Whatever happened to Chris Curry?
Christopher Curry is at least partially responsible for Sir Clive’s hair loss. It was Curry who, after a row with Sir Clive, jumped ship from Sinclair to set up Acorn with Hermann Hauser in 1978. And it was Acorn that, after getting wind of the BBC’s plans to commission a custom-made computer for a new television show on programming, beat Sinclair to the lucrative contract. The BBC Micro was born.
The legendary BBC Micro sent Acorn’s profits rocketing, but strong competition from Commodore and Sinclair in the home market, and a disastrous expansion into the US, brought the company back down to earth again with a horrific bump. After one of its creditors issued a winding-up order, Acorn eventually sold out to Italian electronics firm Olivetti in 1985.
We were trying to build networked computers at that time – without an internet
Two years before Acorn imploded, Curry set up Redwood Publishing with two former Fleet Street executives. Today, Redwood publishes magazines for companies such as Marks & Spencer, but in the early 1990s Curry claims Redwood came agonisingly close to launching a forerunner to the internet.
The company was initially formed to publish Acorn User magazine, but even in the pre-internet days of the 1980s, Curry wanted to become the country’s first electronic publisher. “Remember, at Acorn we had two things that were unusual,” he said. “We had the Teletext interface, which allowed you to publish very large amounts of data very quickly over broadcast means. And with the later machines, we were building in modems. And my feeling was that what we all needed was some online services.”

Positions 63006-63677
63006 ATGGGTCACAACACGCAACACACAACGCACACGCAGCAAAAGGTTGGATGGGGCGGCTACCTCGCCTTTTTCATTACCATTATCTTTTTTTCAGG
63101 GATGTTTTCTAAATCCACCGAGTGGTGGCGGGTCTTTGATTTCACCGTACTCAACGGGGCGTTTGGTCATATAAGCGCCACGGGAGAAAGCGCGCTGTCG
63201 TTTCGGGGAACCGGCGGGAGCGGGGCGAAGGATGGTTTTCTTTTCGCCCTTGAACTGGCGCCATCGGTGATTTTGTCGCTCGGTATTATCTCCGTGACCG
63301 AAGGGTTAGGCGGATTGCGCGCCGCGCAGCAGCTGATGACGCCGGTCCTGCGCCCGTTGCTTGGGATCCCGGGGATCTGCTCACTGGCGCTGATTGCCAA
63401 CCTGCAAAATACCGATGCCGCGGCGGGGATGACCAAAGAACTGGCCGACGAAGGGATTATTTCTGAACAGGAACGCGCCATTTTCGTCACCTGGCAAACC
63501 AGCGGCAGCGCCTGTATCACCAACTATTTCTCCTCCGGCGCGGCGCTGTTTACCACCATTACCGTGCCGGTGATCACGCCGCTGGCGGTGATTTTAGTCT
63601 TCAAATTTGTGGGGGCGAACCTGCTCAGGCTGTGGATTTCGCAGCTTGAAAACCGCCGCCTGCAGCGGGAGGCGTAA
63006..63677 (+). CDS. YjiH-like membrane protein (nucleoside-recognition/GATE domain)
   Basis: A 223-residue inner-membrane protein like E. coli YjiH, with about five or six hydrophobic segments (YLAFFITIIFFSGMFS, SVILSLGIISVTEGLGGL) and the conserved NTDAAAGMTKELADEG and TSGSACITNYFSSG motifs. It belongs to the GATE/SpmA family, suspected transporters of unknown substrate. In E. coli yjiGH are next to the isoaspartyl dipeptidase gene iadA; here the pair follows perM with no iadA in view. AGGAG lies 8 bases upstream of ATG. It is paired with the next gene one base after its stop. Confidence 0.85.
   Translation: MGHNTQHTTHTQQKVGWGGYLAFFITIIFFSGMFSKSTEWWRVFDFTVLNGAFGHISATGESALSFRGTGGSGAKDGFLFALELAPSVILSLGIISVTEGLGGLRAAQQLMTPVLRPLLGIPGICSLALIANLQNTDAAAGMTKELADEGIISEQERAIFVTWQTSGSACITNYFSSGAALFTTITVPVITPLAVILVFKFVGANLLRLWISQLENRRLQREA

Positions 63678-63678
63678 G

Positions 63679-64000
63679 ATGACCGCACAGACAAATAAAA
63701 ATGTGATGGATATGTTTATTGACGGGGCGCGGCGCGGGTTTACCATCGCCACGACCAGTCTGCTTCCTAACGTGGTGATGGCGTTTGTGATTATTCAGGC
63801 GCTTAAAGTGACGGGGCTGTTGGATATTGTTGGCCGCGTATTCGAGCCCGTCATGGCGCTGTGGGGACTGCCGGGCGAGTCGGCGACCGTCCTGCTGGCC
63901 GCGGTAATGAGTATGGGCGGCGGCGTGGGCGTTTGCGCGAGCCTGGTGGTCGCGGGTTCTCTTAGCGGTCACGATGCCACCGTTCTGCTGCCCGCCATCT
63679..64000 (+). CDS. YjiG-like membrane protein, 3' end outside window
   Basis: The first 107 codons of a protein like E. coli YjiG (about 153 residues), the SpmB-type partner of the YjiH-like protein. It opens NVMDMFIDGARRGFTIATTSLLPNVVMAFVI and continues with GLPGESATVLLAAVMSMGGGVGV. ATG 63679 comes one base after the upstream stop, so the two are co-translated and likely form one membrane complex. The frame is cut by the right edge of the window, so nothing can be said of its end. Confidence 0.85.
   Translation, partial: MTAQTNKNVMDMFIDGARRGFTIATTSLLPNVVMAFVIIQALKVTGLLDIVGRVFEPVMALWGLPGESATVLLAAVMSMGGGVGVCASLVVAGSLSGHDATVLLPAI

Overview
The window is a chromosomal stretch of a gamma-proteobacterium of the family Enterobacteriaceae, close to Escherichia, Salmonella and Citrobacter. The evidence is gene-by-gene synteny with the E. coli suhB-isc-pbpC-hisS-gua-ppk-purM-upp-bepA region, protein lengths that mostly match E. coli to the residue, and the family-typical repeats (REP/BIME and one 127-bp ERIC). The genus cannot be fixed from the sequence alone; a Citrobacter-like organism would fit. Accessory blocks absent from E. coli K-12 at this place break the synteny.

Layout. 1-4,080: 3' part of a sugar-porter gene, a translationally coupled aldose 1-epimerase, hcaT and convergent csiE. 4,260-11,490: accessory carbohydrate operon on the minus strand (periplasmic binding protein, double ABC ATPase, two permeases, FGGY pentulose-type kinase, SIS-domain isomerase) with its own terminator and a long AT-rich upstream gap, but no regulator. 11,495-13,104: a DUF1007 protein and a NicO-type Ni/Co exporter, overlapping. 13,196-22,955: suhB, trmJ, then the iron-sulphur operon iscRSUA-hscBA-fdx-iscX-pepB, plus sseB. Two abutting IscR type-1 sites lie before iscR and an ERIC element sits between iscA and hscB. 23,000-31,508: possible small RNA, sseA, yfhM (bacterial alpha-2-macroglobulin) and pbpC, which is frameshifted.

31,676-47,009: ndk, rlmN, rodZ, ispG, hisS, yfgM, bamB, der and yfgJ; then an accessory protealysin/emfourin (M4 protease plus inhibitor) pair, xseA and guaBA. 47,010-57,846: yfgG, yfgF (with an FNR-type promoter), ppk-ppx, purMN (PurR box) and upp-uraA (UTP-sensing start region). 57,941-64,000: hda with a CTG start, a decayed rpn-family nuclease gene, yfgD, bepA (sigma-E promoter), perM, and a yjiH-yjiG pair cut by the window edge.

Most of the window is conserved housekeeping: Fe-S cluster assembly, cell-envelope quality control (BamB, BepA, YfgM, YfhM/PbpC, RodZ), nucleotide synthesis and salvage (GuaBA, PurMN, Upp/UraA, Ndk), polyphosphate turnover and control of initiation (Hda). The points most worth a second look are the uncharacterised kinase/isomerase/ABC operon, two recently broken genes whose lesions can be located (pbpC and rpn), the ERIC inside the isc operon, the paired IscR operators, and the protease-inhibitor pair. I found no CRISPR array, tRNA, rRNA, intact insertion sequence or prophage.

Curry built a terminal designed to be used in people’s homes, which had a search engine built in. “We only had a Qwerty keyboard and a small screen,” Curry recalled. “It parsed English sentences. So you put in ‘I want to go on holiday’, or ‘I want to buy a new dress’ or ‘I want to buy green socks’. It would parse the sentence and come up with a list of suppliers that it had checked on its little database. It would say ‘so-and-so provides holidays, do you want to go online with them?’ and if you said yes, you’d be switched online to make your connection with the supplier.
“We were trying to build networked computers at that time – without an internet.”
Curry had the computers and the network, thanks to a dirt-cheap deal to run his Keyline shopping system over Mercury’s packet-switched network. He even had the retailers on board. “We had lots of online suppliers that were ready to go,” he said. “All the banks except Barclays, most of the major insurance companies and all the betting companies. Companies like Tesco were very keen.”
But fate dealt the venture a devastating blow. “It hit the buffers as we got to the launch point in 1992, when John Major destroyed the British economy by trying to stay in the ERM,” he said, with exasperation in his voice. “It wiped out everything at that time. Venture capital disappeared, everything disappeared. Disaster…”
Curry did manage to rescue something from the wreckage of his failed online shopping venture – the smart card-based payment system that was due to be used with the terminals. His current company, General Information Systems, continues to develop smart card systems to this day, and he envisages them being used for more than swiping your way on to the Tube or paying for a newspaper.
“The Government has to find ways of making people cost less when they get older,” said Curry. “One thing is to stay in their own homes when they’re a bit ill, instead of going to hospital. They’ve got be monitored in some way.”
He suggests a smart card system where young people are paid, say, 50p a visit to look in on elderly neighbours and check they’re all right.
“You should have a private currency for the care industry and I’m determined that this should happen,” Curry said. “One or two other people seem to believe it as well, but it’s a struggle.”